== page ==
FireBird is so strong that even professional players are using it because it is stronger than Rybka. Rybka currently cost about $60-70 and Firebird is free…all you need is one of any number of the free GUI’s and you’re ready to analyze at the 3000+ level. Of course at that level 50-100 points doesn’t mean much, but when you can get a stronger engine for free, why not?
The big controversy is that, according to Rybka’s creator Vasik Rajlich, FireBird was a clone of his engine and he called the programmers “pirates.” The claim was that they reverse engineered Rybka. I can understand Rajlich being upset over this, but the truth is reverse engineering happens all the time in business. Many times during my working career customers sent us a part manufactured by someone else and wanted us to duplicate it. You grab your notepad, tape measure and calipers and go out in the shop and tear it apart, taking notes and measurements then try to figure out an improvement…there almost always is something that can be improved, real or imagined. The result was we produced the part in an “improved” version and everybody was happy except the original manufacturer, but there was nothing illegal about it.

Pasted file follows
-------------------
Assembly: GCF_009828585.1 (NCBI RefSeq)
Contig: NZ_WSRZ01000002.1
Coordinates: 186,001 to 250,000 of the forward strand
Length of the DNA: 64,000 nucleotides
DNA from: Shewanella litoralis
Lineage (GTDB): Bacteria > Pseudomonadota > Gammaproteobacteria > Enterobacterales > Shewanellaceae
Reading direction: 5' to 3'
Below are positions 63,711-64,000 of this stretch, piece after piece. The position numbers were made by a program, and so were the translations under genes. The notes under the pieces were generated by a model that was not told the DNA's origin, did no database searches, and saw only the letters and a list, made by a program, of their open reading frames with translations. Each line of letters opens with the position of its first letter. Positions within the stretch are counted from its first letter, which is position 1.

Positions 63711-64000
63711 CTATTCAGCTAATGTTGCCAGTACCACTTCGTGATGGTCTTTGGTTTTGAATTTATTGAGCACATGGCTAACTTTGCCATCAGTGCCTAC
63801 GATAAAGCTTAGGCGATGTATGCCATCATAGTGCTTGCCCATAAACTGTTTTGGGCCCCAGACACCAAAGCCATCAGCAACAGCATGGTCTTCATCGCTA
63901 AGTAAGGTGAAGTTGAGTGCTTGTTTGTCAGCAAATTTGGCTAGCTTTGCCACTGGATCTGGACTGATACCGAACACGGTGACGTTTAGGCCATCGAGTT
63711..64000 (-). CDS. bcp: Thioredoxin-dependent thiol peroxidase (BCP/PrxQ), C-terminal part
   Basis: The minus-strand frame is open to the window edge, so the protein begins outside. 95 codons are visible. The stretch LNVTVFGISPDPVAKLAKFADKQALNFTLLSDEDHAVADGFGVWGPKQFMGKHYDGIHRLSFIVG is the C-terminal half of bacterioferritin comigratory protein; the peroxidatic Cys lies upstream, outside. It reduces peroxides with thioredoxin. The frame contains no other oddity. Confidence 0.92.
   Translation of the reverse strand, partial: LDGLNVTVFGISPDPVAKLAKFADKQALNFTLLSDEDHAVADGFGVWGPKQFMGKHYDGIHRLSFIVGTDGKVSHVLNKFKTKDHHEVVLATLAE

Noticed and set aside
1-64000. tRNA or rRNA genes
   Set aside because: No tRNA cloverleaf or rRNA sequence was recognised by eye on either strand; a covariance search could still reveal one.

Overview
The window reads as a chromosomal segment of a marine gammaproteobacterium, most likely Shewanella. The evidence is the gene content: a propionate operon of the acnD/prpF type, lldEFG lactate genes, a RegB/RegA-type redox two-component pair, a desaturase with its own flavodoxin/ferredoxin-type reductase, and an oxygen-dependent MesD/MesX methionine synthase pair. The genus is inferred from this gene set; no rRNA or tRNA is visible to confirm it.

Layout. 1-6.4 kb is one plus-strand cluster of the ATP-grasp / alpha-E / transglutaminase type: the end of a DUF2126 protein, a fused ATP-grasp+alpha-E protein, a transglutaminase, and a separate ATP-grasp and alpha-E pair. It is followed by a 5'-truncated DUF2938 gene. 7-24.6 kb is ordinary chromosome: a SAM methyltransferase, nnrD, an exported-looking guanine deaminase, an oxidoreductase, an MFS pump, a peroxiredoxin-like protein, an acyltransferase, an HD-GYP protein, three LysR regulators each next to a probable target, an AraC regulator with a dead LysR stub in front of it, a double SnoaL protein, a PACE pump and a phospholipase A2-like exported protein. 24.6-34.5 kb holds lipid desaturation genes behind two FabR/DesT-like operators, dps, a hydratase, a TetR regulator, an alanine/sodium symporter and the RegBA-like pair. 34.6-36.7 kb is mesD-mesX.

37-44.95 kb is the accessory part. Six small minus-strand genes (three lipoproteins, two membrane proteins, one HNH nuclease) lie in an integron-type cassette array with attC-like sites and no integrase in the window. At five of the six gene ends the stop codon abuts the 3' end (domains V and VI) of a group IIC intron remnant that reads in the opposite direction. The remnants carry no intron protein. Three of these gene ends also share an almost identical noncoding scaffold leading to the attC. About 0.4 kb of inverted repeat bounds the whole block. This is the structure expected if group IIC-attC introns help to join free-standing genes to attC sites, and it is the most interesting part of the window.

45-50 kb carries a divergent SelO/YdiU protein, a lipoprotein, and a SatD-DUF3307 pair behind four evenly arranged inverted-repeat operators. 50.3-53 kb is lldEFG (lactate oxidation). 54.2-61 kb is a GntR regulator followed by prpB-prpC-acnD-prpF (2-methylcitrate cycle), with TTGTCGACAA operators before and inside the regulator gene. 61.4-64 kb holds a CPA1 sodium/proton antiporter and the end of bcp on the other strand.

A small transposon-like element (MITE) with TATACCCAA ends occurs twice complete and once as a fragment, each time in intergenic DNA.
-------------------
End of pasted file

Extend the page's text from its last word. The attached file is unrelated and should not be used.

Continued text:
You can visit Jim Ablett’s Home Page and download just about all the freeware engines available as well as some other interesting and useful programs.
On Queenchess Blog, the author ran a 10-game, 5 minute match pitting Rybka 3 against FireBird. FireBird won by a score of +6 -1 =3
How does FireBird fare against Houdini? One match I saw was tied at one win apiece with 8 draws. In my own 5-minute blitz match pitting Houdini 1.5 x64 vs. Firebird 1.0 x64 the result was: +1 -1 =3. Here’s the most interesting game won by Houdini.